The World Oscillates Between Crises and Protests

In the interim, ‘chaos and disorder’ will define the world.

A quick overview of planetary affairs. From the age of austerity to the emerging bipolar world.

From: Tricontinental Institute, January 7, 2020. ╱ About the author
Tricontinental: Institute for Social Research is an international, movement-driven institution focused on stimulating intellectual debate that serves people’s aspirations, directed by Indian historian and journalist Vijay Prashad.
Editor’s note: This dossier is part of a longer series of dossiers published by Tricontinental: Institute for Social Researchan international, movement-driven institution focused on stimulating intellectual debate that serves people’s aspirations.

We live in a time of protests: no country is immune from demonstrations that flood the streets and make demands upon structures that are deaf to the needs and aspirations of the people. Millions of people experience the pain and indignity of unemployment and cuts in State spending on education, health, poverty alleviation, and elderly care. The slogans are in different languages, but the meaning is the same: we refuse, we resist, we will not tolerate the plague of austerity.

Our January dossier provides a quick overview of planetary affairs (Part 1) and more detailed reports from our offices on their respective regions: South Africa, India, as well as the Caribbean and Latin America (Part 2).

Part 1. Debt and Despair

During the credit crisis a decade ago, the United States government led a global effort to raise funds – largely underwritten by the US Federal Reserve Bank – to stabilise financial markets and prevent a total collapse of the financial system. The urgency was palpable, with conferences held at regular intervals to get countries with financial surpluses to put money towards the bailout of financial institutions. No such urgency has been displayed towards the acute problems of unemployment, hunger, disease, and the general cannibalisation of social institutions. No infusion of capital has swept in to feed the almost 1 billion hungry people across the planet. According to the Global Hunger Index (2019), 43 of 117 countries have levels of hunger that are marked as ‘serious’. High use of toxins on crops and worsened nutritional value of cultivated food threaten to increase the number of people who are deficient in zinc and suffer from protein deficiency. There has been no serious conference of world leaders to address this issue; nothing like the panic that ensues when financial markets quiver.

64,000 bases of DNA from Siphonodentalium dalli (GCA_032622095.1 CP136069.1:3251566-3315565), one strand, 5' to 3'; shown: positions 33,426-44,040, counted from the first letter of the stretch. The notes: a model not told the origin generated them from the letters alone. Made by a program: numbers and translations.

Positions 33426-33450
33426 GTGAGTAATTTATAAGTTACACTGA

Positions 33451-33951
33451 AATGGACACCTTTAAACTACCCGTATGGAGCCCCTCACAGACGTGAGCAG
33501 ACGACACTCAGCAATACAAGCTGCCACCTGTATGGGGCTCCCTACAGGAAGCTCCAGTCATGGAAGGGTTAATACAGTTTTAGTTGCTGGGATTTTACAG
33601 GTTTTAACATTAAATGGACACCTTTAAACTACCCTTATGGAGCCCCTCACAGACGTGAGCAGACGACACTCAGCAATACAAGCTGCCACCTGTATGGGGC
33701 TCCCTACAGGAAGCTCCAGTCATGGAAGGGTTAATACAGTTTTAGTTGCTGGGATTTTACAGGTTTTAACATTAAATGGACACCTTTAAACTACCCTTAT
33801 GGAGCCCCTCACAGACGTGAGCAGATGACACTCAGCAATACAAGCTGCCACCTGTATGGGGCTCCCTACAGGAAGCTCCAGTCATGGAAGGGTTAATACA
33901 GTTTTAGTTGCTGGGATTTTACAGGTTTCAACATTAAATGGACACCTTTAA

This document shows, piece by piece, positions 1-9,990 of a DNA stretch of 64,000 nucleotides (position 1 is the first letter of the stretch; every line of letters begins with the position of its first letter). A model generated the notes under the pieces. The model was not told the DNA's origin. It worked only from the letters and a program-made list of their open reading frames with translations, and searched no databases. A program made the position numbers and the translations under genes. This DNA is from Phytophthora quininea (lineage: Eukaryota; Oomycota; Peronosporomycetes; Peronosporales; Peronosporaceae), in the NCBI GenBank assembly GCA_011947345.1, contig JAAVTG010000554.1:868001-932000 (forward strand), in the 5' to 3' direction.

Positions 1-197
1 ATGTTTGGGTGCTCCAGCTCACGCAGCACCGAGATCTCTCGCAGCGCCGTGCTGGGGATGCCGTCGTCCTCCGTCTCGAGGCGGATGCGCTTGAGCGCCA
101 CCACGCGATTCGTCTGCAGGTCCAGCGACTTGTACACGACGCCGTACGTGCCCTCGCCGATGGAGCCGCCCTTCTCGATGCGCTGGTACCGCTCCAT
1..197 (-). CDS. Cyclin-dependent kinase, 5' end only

Reports from central banks and from the UN agencies suggest that the period ahead in the West and in the Global South will be characterised by low investment of capital into the manufacturing and service sector, stagnant productivity in most fields, and consequentially low growth rates. Low global growth rates and low investment deepen problems of employment and further the collapse of social institutions.

The International Monetary Fund (IMF) anticipates that a global slowdown could take place as early as 2021. In its World Economic Forecast (October 2019), the IMF projected global growth for 2019 at 3.0 percent, ‘its lowest level since 2008-09’, with a marginal increase in 2020. This marginal increase is based on expectations of improved economic activity in ‘Latin America, the Middle East, and emerging and developing Europe’. Hope rests on recoveries in Brazil, Mexico, Hungary, and Poland, as well as on Saudi Arabian oil exports. This is a fragile hope from the IMF. Parts of these regions have been engulfed in the wave of protests, whether across Latin America, North Africa, or West Asia.